Clinical Decision Support (CDS) can improve care by delivering context-sensitive clinical guidance at the right time to the right care provider. Nevertheless, authoring and executing CDS artifacts within or in conjunction with an electronic health record (EHR) has historically been an onerous and highly labor intensive task. The cost and organizational commitment involved in creating, maintaining and governing clinical guidance are formidable. The current paucity of executable CDS content reflects such impediments.

Further complicating matters, CDS content has historically been near impossible to share across organizational boundaries, both in the academic setting and in the commercial market. Standards-based terminology and process models required to support knowledge interoperability across heterogeneous platforms have been lacking until recently. The lack of content portability hinders greater adoption by EHR systems, inflates costs, and creates an unsustainable environment. Fortunately, the introduction of standards-based and computable knowledge artifact specifications is beginning to address these limitations.

Developed in response to an Office of the National Coordinator (ONC) Standards & Interoperability initiative called Health eDecisions, the HL7 Clinical Decision Support Knowledge Artifact Specification defines an implementation-agnostic XML standard for the representation for order sets, simple event-condition-action rules, and structured documentation templates (e.g., forms). The specification ensures that content semantics, behavior, and expressiveness are fully defined and can be retained when exchanged between systems. The specification, while by no means complete, addresses a core set of CDS artifacts – the low hanging fruit in a potentially vast opportunity.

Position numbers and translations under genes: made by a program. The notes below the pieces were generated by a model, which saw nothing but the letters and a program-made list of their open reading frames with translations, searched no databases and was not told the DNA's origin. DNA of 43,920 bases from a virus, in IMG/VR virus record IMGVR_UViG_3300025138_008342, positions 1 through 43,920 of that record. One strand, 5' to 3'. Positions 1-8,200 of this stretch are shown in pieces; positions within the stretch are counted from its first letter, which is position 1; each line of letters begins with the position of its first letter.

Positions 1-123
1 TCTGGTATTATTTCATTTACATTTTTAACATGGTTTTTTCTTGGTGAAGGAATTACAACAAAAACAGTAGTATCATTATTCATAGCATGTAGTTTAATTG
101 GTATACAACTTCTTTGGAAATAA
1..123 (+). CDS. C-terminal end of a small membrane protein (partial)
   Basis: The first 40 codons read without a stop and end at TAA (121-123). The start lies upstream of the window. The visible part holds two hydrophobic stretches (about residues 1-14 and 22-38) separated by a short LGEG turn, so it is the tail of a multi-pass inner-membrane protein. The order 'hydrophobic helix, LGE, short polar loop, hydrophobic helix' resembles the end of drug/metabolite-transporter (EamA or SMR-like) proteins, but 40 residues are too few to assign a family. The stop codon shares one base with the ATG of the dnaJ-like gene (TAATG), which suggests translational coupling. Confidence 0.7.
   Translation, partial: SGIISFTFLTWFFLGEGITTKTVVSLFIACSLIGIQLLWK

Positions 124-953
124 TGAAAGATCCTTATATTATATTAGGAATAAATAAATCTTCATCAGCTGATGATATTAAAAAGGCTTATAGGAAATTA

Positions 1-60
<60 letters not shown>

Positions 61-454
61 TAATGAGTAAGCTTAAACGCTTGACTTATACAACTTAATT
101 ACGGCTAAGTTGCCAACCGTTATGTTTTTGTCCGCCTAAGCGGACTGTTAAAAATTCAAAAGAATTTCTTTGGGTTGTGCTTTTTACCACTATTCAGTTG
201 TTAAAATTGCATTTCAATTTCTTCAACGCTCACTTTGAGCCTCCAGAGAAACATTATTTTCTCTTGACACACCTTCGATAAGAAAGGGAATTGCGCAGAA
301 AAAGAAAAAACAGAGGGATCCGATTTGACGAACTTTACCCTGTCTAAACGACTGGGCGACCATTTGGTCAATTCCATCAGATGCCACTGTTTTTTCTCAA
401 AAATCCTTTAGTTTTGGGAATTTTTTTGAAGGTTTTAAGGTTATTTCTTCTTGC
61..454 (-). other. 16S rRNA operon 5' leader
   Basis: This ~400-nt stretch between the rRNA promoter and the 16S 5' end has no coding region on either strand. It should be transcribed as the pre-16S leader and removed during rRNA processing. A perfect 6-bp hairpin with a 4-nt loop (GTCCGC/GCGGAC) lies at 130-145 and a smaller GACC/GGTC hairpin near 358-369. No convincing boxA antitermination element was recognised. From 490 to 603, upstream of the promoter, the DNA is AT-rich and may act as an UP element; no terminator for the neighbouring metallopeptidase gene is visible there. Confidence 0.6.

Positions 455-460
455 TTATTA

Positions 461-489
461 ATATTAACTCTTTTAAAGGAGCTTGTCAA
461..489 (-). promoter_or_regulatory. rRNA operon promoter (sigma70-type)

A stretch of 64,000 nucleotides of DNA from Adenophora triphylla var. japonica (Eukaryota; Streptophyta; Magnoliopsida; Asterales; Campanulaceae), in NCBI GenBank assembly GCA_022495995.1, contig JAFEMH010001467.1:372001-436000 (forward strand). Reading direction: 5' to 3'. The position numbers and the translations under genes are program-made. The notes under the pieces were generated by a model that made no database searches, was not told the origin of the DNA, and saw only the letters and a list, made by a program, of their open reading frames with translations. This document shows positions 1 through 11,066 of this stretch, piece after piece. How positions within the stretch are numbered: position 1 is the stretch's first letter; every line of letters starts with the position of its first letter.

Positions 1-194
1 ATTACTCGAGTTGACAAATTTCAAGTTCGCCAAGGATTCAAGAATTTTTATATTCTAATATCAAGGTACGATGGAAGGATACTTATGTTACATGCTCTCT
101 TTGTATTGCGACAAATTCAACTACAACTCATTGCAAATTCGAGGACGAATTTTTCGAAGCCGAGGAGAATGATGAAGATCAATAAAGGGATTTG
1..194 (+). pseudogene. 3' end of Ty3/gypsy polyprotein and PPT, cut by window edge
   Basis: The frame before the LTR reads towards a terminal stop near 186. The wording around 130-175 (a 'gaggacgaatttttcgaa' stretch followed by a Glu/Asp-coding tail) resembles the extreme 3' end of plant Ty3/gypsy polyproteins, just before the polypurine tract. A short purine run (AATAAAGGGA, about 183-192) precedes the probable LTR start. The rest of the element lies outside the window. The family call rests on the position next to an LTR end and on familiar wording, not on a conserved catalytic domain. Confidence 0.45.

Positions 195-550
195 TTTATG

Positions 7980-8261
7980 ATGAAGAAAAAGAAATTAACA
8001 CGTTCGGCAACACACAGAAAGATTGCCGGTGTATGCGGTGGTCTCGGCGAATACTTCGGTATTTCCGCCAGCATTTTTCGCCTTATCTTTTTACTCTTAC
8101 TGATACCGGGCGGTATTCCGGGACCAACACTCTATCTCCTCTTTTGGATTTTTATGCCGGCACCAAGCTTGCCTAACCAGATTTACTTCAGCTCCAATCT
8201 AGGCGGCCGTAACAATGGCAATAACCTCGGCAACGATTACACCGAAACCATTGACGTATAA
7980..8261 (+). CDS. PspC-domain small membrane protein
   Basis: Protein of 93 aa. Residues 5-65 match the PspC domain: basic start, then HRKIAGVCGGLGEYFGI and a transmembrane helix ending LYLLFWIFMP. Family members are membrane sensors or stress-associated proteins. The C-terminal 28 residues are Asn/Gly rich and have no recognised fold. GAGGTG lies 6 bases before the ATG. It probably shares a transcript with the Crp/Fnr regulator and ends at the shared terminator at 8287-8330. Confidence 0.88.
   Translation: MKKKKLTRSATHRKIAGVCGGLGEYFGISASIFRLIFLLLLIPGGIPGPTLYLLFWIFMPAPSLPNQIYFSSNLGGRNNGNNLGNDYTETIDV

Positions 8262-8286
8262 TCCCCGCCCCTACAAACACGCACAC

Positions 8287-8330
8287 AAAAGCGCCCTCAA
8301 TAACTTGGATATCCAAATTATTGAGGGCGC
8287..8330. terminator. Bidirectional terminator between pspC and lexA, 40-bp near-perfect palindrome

Recently, Cognitive Medical Systems and Motive Medical Intelligence demonstrated to the Dept. of Veterans Affairs (VA) and the ONC for Health Information Technology the most comprehensive implementation of the standard of which we are aware. The demonstration illustrated how a healthcare system might purchase third party, implementation-agnostic “content,” transform it into runtime, executable code that can be seamlessly integrated into a standards-based health information architecture.

“We showed how domain knowledge and content can be imported into a system automatically,” said Claude Nanjo, Cognitive Medical Systems Chief Scientist. “We then translate and present that knowledge at the point of care.”

The demo validated that the Clinical Decision Support Knowledge Artifact Specification is expressive enough to facilitate structured knowledge capture and content integration. It proved that knowledge interoperability between parties can be supported technically and that the traditionally steep barriers to CDS adoption can be lowered.

In the future, if EHRs were built to support it, the Knowledge Artifact Specification could pave the way for automatically integrating CDS content into a wide range of clinical workflows and systems. Content vendors could write CDS content once and deploy across EHRs and health care organizations. For healthcare providers, implications include lower cost to institute and maintain CDS, faster delivery of the latest clinical guidance, and more effective support of evidence based clinical care.

Cognitive’s CEO Emory Fry, MD, hopes the Centers for Medicare and Medicaid Services will make the knowledge artifact specification part of Meaningful Use, encouraging EHR systems to provide standard interfaces for consuming the CDS knowledge artifacts their customers clearly desire.